“Consumer attitudes toward the housing market remain modestly positive, despite signs of increased concern over the direction of the economy,” says Doug Duncan, chief economist at Fannie Mae. “While the latest results showed a pickup in the share of consumers expecting mortgage rates to rise, reflecting the uptrend of long-term interest rates since mid-July, that may soon change.”
About 40 percent of those surveyed expect mortgage rates to rise in the next year.
While the majority were upbeat about housing, they are increasingly pessimistic about the direction of the economy. Sixty percent of those surveyed say they think the economy is heading in the wrong direction. What are your thoughts about this survey?
Source: “Fannie Mae: Housing Market Attitudes Improve Despite Increased Concern About Economy,” Dow Jones (Sept. 10, 2012)
The “Real World” of this new report reflects our region! Applications for government mortgage refinancing more than doubled last week, soaring 121.3 percent and reaching an all-time high, the Mortgage Bankers Association reports. The Federal Housing Authority lowered its premiums, contributing to last week’s big jump in FHA refinance volume, MBA said. FHA refinance volume was up 410.9 percent from a year ago.
“New, lower FHA premiums on streamlined refinance loans came fully into effect, and borrowers seized the opportunity to lower their mortgage rates without increasing their FHA premiums,” per Michael Fratantoni, MBA’s vice president of reserach .
Meanwhile, conventional applications for refinancing and applications for purchasing dropped 0.8 percent for the week ending June 15, despite continued low mortgage rates, the MBA reported. Loan requests for home purchases dropped 8.5 percent last week.
Source: “U.S. Mortgage Applications Fell Last Week,” Reuters (June 20, 2012)
Shadow inventory dropped nearly 15 percent year-over-year in April and is at about a four-month supply—reaching its lowest level in nearly three years, real estate data provider CoreLogic reports.
Shadow inventory, as defined by CoreLogic, refers to properties that are seriously delinquent by 90 days or more, in the foreclosure process, and properties that have completed the foreclosure process but not yet have been listed for sale.
CoreLogic reports that “the flow of new seriously delinquent (90 days or more) loans into the shadow inventory has been approximately offset by the equal volume of distressed (short and real estate owned) sales.”
“Since peaking at 2.1 million units in January 2010, the shadow inventory has fallen by 28 percent,” Mark Fleming, CoreLogic’s chief economists, says. “The decline in the shadow inventory is a positive development because it removes some of the downward pressure on house prices.”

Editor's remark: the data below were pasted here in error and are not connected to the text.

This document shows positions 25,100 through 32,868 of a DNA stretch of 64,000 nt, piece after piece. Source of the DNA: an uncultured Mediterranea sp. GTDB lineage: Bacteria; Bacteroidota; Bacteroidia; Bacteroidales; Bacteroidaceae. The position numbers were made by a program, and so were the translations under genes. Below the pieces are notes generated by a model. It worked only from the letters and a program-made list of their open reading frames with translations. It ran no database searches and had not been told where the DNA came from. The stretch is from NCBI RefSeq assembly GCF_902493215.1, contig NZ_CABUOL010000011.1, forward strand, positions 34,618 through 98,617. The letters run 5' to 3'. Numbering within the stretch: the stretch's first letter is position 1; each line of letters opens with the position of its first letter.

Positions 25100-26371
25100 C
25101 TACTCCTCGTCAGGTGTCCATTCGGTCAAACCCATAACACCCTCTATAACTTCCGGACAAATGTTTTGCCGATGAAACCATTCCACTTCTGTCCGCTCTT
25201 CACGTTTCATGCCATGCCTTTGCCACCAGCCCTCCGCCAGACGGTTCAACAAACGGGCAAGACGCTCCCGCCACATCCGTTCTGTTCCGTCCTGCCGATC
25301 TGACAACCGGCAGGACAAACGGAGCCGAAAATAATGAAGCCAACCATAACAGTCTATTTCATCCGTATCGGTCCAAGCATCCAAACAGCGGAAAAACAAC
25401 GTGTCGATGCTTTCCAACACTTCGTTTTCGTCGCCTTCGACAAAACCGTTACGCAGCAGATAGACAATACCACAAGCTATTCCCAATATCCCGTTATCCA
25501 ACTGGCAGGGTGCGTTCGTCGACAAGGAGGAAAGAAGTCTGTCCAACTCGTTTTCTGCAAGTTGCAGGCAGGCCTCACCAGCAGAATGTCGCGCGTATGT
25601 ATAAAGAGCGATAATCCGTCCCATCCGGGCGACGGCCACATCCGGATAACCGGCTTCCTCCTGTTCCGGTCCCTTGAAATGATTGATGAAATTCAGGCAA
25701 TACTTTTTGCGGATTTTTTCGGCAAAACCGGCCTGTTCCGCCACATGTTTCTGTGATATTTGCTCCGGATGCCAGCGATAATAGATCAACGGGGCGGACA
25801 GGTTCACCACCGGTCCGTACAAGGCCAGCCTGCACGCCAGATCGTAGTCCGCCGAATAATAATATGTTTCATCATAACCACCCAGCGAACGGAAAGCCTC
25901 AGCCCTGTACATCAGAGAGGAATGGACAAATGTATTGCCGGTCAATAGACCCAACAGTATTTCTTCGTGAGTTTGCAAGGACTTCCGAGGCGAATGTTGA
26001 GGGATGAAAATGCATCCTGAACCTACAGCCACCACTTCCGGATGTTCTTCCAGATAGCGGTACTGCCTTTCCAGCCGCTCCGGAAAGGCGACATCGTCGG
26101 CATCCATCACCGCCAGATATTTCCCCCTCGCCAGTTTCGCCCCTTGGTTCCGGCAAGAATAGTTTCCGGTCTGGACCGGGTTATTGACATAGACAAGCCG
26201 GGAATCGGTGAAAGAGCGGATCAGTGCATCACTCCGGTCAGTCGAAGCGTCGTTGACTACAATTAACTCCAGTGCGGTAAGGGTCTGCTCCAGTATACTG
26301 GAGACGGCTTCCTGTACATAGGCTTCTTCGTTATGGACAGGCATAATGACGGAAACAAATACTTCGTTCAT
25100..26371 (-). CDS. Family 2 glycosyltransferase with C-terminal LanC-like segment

Serious delinquencies are the main driver of shadow inventory, CoreLogic notes. Serious delinquencies declined 28% in California.
More information at source: CoreLogic
More good news to share! Mortgage applications soared 9.2 percent last week, as more Americans sought to take advantage of record low mortgage rates, according to the Mortgage Bankers Association’s weekly report.
The surge in mortgage applications last week was attributed to a jump in refinance applications, which rose 13 percent for the week. Refinance applications make up nearly 75 percent of all mortgage applications.
Surprisingly, mortgage applications for home purchases dropped 2.4 percent last week.
“Low rates have convinced many home owners to refinance their mortgages, though tougher lending requirements still keep many prospective home buyers from taking out new debt,” The Wall Street Journal reports. We agree, your thoughts?
Source: “Mortgage Application Volume Rose 9.2% Last Week: MBA,” The Wall Street Journal (5/16/12)
Many housing experts have been warning a foreclosure wave would soon flood several markets. But was it all a false alarm? We think it was and want to share this with you!
Recent surveys have shown that foreclosure sales have dropped to their lowest point in more than two years. And while according to March data, 8 percent more homes did enter the foreclosure process from the previous month, that number is down more than 30 percent from a year ago, according to Lender Processing Services.
CNBC real estate reporter Diana Olick notes that it could be another delay in the foreclosure system “as banks try to modify more loans to meet some of the terms of the [$25 billion] servicing settlement . The foreclosure sales decline also appears to be exclusively in private and portfolio loans, which again points to the settlement.”
Meanwhile, banks are increasing their number of short-sale transactions, and some surveys have shown that short sales are actually now outpacing foreclosure sales— the first time that’s ever occurred.
“Lenders are increasingly recognizing that short sales may be a better alternative for them than foreclosure,” RealtyTrac’s Daren Blomquist told CNBC. “This trend began in markets with stronger demand and where the distressed inventory tends to be newer homes (Phoenix, Los Angeles, Las Vegas), but the trend appears to be spreading to other markets like Atlanta and Detroit.” Please provide thoughts about your local market.
Source: “Flood of Foreclosures Still Fails to Materialize,” CNBC (May 2, 2012)